Up to 28 million cubic meters of soil contaminated by radioactive substances may have to be removed in Fukushima Prefecture, according to the Environment Ministry.
In a simulation, the ministry worked out nine patterns according to the rates of exposure to and decontamination of radioactive materials in soil, mainly in forests.
The ministry found if all the areas which were exposed to 5 millisieverts or more per year were to be decontaminated, 27.97 million cubic meters of contaminated soil would have to be removed. The calculation covered 13 percent of the prefecture’s area.
These figures indicate the size of the temporary facilities that will be needed to store the soil, and the capacity of intermediate storage facilities where the soil will be taken later.
The assumptions were made using three categories according to yearly radiation doses in soil–20 millisieverts or more; 5 millisieverts or more; and 5 millisieverts or more plus some areas with contamination of from 1 to 5 millisieverts.
The three categories were divided further according to possible decontamination rates in forests–100 percent, 50 percent and 10 percent. The resulting nine patterns were broken down further to include “houses and gardens,” “schools and child care centers” and “farmland.”
The ministry calculated that the largest amount of contaminated soil was 28.08 million cubic meters in the case of 100 percent decontamination in forests in the category of 5 millisieverts or more plus some areas with contamination of from 1 to 5 millisieverts.
The smallest amount was 5.08 million cubic meters if 10 percent decontamination is carried out in forests with radiation doses of 20 millisieverts or more.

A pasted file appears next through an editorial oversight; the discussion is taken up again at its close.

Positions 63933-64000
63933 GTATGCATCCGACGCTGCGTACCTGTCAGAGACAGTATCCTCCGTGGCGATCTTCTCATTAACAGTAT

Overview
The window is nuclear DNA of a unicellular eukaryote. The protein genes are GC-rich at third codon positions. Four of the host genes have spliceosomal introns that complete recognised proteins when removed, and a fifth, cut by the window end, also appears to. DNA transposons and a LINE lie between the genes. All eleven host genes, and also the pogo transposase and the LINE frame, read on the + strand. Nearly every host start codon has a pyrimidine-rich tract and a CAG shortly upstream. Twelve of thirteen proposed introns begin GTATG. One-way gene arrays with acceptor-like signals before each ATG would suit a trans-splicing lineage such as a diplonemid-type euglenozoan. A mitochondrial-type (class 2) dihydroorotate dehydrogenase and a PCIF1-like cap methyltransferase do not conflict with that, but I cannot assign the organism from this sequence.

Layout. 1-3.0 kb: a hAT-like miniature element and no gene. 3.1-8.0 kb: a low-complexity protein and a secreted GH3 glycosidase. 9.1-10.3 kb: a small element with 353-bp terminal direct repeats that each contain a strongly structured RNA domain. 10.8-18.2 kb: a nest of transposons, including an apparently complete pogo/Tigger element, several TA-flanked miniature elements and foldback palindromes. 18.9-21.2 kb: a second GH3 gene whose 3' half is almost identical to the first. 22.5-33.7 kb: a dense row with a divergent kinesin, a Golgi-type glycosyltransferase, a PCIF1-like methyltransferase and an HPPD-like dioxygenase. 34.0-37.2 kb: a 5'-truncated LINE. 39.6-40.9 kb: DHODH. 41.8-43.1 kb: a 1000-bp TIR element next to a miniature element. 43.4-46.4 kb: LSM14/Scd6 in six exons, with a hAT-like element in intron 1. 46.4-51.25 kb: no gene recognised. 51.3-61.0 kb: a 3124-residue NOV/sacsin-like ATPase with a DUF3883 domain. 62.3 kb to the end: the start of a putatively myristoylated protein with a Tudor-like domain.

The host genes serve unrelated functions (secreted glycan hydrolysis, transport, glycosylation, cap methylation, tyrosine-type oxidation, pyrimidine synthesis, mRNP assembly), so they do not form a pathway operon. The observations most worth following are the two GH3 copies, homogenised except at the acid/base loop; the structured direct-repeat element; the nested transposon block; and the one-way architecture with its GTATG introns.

In the breakdown of areas with yearly radiation doses of 5 millisieverts or more, it was found 1.02 million cubic meters of soil should be removed from houses and gardens, 560,000 cubic meters from schools and child care centers and 17.42 million cubic meters from farmland.
The total amount of contaminated soil with a yearly radiation dose of 5 millisieverts or more is 27.97 million cubic meters in the case of 100 percent decontamination in forests that cover an area of 1,777 square kilometers.
The figures will be submitted Tuesday to a ministry study group that decides on the nation’s decontamination policy.
The ministry made its calculation based on an aerial survey by the Education, Culture, Sports, Science and Technology Ministry and a land use survey by the Land, Infrastructure, Transport and Tourism Ministry.
A senior Environment Ministry official said, “The standard we basically agreed on at a study meeting is decontamination in areas with yearly radiation doses of 5 millisieverts or more.”
Even though forests occupy about 70 percent of contaminated areas in the prefecture, the ministry does not believe it will be necessary to remove all contaminated soil, as long as the government restricts the entry of residents in mountainous areas and recovers cut branches and fallen leaves, according to the official.
The usual practice is to remove soil up to a depth of five centimeters. However, a senior official said this depends on the location of the contaminated soil.
The Environment Ministry will draw up plans based on a law concerning special measures on dealing with environmental contamination by radioactive substances as early as the end of November and start full-scale decontamination in January.
But the government still has not procured sufficient storage sites for contaminated soil, which has been temporarily buried in school yards or piled on vacant lots.
According to the central government, contaminated soil should be collected at temporary storage sites by local governments. The government recommends placing impermeable sheets under the soil at locations far from living areas.
The government also has no prospect of setting up intermediate storage facilities. Shortly before he stepped down, former Prime Minister Naoto Kan called on the Fukushima Gov. Yuhei Sato to set up facilities in the prefecture. The request was rejected.
Contaminated soil must be removed as soon as possible to allow evacuees to return to their houses within no-entry and evacuation zones.
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